Dynamic Linking

I tend to think the drawbacks of dynamic linking outweigh the advantages for many (most?) applications.” – John Carmack

All the purported benefits of dynamic linking (aka., ‘shared libraries’, which is a misnomer as static linking also shares libraries) are myths while it creates great (and often ignored) problems.

Both performance and security are seriously harmed by dynamic linking, but the damage caused by the huge complexity created by dynamic linking is extensive in almost all areas (the term ‘dll hell’ is just one example of the many hells created in dynamic linking environments).

And versioning symbols only bring you to a deeper level of hell.

From: Rob Pike <robpike@gmail.com>
Subject: mmap and shared libraries
Date: Wed, 5 Nov 2008 17:23:54 -0800

When Sun reported on their first implementation of shared libraries,
the paper they presented (I think it was at Usenix) concluded that
shared libraries made things bigger and slower, that they were a net
loss, and in fact that they didn't save much disk space either.  The
test case was Xlib, the benefit negative. But the customer expects us
to do them so we'll ship it.

So yes, every major operating system implements them but that does not
mean they are a good idea.  Plan 9 was designed to ignore at least
some of the received wisdom.

-rob

From: Geoff Collyer <geoff@collyer.net>
To: 9fans
Subject: Virtual memory & paging
Date: Mon, 4 Feb 2002 02:38:16 -0800

There isn't a copy of the entire C library in every binary.  There is
a copy of each library routine called, directly or indirectly, by the
program in question.

Sharing of instructions is done at the granularity of process text
segments, as in V6 or V7 Unix.  The text segment of a process that
forks is shared between parent and child by page mapping.  Also,
running (via exec) a program multiple times concurrently causes the
(pure) text segment to be shared by page mapping across those
processes.  So all copies of rc and on a machine should share a text
segment.

Given that degree of sharing, the low cost of RAM, and the increase in
OS complexity, slowness and insecurity in the implementations of
dynamic libraries that I've seen, I don't see a need for dynamic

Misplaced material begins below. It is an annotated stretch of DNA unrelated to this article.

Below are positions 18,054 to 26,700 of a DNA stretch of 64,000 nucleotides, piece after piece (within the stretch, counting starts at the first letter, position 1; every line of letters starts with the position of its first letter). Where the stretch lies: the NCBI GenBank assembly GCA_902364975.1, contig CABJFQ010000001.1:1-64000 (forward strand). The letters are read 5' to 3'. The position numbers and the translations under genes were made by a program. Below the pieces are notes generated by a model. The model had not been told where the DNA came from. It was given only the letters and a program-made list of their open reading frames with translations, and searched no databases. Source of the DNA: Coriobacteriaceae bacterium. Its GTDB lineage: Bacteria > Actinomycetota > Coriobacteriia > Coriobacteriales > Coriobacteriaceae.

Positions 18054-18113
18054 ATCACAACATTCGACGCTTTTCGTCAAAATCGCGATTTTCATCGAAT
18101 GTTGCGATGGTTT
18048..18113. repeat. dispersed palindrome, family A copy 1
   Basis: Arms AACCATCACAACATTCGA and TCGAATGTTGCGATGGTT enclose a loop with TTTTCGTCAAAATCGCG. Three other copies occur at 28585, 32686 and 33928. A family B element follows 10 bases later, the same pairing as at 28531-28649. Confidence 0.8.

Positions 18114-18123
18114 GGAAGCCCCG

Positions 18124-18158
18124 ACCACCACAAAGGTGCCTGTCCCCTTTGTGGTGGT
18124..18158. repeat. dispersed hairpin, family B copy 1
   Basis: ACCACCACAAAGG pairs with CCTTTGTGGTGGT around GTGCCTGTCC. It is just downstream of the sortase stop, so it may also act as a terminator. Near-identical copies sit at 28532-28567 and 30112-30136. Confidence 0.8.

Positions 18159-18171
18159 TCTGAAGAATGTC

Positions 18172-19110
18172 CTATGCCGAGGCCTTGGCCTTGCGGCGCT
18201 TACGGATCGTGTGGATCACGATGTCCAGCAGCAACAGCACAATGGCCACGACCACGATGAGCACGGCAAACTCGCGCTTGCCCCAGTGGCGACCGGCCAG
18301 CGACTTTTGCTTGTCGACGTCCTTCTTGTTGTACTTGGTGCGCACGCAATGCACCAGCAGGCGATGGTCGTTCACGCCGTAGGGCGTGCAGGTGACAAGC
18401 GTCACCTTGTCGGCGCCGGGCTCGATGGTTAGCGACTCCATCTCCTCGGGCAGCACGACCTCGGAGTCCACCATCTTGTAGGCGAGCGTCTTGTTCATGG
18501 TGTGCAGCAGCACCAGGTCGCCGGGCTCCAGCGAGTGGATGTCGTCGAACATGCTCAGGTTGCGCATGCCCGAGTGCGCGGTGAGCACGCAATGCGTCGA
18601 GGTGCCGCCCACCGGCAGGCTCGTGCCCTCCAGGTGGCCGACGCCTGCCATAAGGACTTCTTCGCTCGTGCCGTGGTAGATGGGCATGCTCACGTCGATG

libraries.  (Remember that the real impetus for adding them to Unix
was X11 and its big and badly-factored libraries, which most of us
aren't blessed with.)  My terminal has 115 processes; all but 4 of
them share their text segment with at least one other process, usually
more.  74 of them are instances of rio, Mail, rc, acme, listen,
plumber and samterm.  A CPU server has 141 processes; all but 2 share
text.  80 of them are listen, another 21 are rc, exportfs, kfs, dns
and consolefs.  A quick sampling suggests that Plan 9 programs are
typically smaller than FreeBSD/386 programs even with shared
libraries.  Here are some FreeBSD sizes:

: unix; size /bin/cat /bin/ed /usr/bin/awk /usr/X11/bin/sam
   text    data     bss     dec     hex filename
  54188    4324    9760   68272   10ab0 /bin/cat
 122835    8772   81920  213527   34217 /bin/ed
 135761    4772   15756  156289   26281 /usr/bin/awk
  52525    1412   53448  107385   1a379 /usr/X11/bin/sam

Of those, awk and sam use shared libraries.  The corresponding Plan 9
sizes are:

; cd /bin; size cat ed awk sam
15996t + 2208d + 944b = 19148   cat
45964t + 4212d + 41232b = 91408 ed
114731t + 35660d + 12040b = 162431  awk
86574t + 7800d + 66240b = 160614    sam

and the Plan 9 programs cope with Unicode and UTF.

<btdn> I never, for the life of me, understand why people like dynamic linking.
<aiju> btdn: for the very same reason they believe in god

vadaszi:

            I request dlopen() to be added to the 'harmful' list, since it
            breaks the assumptions of static linking (e.g. you expect the
            binary to be portable across linux distributions, but by using
            dlopen() some weird assertion break the binary when using a
            differeng glibc version).  Happened to me when using the ghc
            haskell compiler, even statically linked binaries won't work
            across linux distributions or glibc versions.

Links